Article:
The U.S. auto market is booming and at its current rate has a good shot at hitting pre-recession new-vehicle sales levels by next year, but jobs creation is moderate and overall U.S. economic growth is coming in this year at under 2 percent, which is not great.
Meanwhile, subprime auto financing (auto loans to car buyers who pay more for their financing because they are more likely to default on payments) is rising.
Check out this chart. It shows that subprime lending is just 1 percentage point lower than it was in 2008 at the start of the auto industry crisis even as the average prime-lending credit score is almost back to 2008 levels. That means that it’s easier now to get approved for a regular auto loan but the demand from borrowers with credit scores lower than ideal has been increasing at the same time.
Vehicle repossessions in the first quarter increase nearly 17 percent compare to the same period last year, according to auto sector intelligence provider Experian Automotive, while the average charge-off for bad loans -- that’s how much a lender has to write off on borrowers whose appetite for debt was higher than their ability to pay it -- rose by $600 to $7,401.
So is the auto market in a lending bubble similar to housing? Probably not, at least not yet.
One reason is simple: Most Americans need their cars to get to work and will cut back on a lot of expenses in order to stay current with their car payments. About 85 percent of all vehicle purchases are financed.
“During the economic downturn we saw that people were more willing to foreclose on their houses than default on their auto loans, because they’re saying ‘I gotta drive to work,’” Eric Lyman, who specializes in auto resale valuation for automotive pricing and information provider TrueCar Inc., told the International Business Times. “You have this urban sprawl that was part of the housing bubble that has caused people to be living quite a distance from their places of employment.”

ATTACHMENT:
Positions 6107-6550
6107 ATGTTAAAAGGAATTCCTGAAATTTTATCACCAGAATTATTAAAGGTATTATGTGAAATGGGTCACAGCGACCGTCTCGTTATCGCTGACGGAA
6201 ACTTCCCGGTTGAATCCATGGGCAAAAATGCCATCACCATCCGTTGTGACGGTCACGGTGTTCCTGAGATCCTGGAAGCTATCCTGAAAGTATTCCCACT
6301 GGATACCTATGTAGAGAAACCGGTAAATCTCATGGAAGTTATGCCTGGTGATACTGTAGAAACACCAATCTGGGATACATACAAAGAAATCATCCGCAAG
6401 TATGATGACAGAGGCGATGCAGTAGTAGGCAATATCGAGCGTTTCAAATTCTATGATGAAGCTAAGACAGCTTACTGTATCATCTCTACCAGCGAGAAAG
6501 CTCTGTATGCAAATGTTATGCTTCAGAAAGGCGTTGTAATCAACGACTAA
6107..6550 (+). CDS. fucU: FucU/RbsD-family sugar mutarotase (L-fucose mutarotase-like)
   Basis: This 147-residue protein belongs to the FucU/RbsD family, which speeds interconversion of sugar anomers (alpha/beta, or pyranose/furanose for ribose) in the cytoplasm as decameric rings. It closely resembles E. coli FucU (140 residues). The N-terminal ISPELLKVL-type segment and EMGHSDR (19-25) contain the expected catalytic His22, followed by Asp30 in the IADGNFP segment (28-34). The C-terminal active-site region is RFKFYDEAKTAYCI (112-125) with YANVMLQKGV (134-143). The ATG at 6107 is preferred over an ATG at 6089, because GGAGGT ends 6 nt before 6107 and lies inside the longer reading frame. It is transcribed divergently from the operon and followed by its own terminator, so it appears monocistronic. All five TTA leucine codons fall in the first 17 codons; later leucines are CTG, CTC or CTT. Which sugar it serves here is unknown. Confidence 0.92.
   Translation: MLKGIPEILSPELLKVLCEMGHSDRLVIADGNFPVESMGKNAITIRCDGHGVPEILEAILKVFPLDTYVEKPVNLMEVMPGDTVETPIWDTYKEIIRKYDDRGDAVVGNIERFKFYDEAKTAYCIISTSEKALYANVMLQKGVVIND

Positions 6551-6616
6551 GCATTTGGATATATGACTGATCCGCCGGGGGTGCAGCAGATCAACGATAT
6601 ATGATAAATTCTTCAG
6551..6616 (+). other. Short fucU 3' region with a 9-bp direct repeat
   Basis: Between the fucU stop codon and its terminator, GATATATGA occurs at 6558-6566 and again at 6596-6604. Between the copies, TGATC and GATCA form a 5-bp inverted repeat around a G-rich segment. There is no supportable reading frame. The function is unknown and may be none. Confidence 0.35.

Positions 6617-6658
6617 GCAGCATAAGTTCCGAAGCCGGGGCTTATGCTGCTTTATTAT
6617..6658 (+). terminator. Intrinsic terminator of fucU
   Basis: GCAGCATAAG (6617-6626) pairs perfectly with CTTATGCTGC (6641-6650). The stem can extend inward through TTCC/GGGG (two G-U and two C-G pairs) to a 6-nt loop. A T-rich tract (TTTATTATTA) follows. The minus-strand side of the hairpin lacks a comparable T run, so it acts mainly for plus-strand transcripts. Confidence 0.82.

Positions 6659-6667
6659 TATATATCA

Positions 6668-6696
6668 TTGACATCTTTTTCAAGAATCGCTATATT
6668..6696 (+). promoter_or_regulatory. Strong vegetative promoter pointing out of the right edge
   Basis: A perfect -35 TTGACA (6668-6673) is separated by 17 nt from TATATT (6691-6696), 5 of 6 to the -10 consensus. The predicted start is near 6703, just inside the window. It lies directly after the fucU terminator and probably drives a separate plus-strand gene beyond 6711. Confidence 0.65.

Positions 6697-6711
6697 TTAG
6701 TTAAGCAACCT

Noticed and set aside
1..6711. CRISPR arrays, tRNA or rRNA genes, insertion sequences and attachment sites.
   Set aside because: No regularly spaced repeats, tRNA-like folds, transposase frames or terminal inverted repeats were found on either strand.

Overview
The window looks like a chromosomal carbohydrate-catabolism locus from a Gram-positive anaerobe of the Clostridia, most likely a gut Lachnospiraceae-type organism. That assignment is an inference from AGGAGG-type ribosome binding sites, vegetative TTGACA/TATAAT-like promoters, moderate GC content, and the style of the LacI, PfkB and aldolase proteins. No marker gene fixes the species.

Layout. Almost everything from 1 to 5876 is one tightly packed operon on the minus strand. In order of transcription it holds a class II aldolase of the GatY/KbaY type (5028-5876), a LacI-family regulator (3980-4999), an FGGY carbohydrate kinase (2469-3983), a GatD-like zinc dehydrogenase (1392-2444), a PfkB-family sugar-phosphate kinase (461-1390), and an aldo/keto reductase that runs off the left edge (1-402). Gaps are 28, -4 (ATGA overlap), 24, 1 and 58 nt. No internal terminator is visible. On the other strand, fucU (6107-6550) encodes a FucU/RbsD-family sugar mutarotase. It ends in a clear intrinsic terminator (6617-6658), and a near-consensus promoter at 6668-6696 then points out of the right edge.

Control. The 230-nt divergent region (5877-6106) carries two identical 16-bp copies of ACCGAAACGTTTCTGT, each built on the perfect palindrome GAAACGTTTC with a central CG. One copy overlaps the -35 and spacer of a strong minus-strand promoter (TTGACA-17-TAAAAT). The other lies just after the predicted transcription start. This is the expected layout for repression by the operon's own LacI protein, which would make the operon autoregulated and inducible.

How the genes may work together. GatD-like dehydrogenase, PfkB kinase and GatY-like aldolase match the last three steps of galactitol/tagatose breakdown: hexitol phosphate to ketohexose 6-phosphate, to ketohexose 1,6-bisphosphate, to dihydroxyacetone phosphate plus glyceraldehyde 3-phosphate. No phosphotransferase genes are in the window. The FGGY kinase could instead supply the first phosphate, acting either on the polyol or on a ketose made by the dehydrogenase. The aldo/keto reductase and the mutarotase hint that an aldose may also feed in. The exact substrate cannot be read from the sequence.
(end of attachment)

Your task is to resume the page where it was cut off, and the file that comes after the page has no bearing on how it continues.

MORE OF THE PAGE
Another reason for the relative lack of concern about the rise in subprime lending and repos: the tight used car market. The economic downturn sent car buyers to the used car lots, which pushed prices to near-record highs in 2010, said Lyman. Lenders take this into consideration, because higher used car prices means they can recover more of their loans in the secondary markets.
But used car prices are starting to come down, especially because higher-than-average leases expirations are taking place this year, which will flood the auctions with lots of relatively attractive used car deals. Recent comments by Federal Reserve Chairman Ben Bernanke suggesting interest rates may start rising in the near future could help boost subprime lending, as well as push down new vehicle purchases.
“I would say that’s something we should definitely keep an eye on. As we know a big portion of the growth in sales we’re seeing is related to the fact that there’s 0 percent financing available; even subprime borrowers can get away with 3 to 4 percent on a loan on a new car,” Alec Gutierrez, senior market analysts for automotive pricing company Kelley Blue Book Co. Inc., told IBTimes. “I’m not too concerned with repos at the moment. Although lenders are starting to bring in more subprime borrowers, repos still remain relatively low. But if subprime borrowers continue to make up more of the lending pool even as interest rates increase, then I would worry about it a little more.”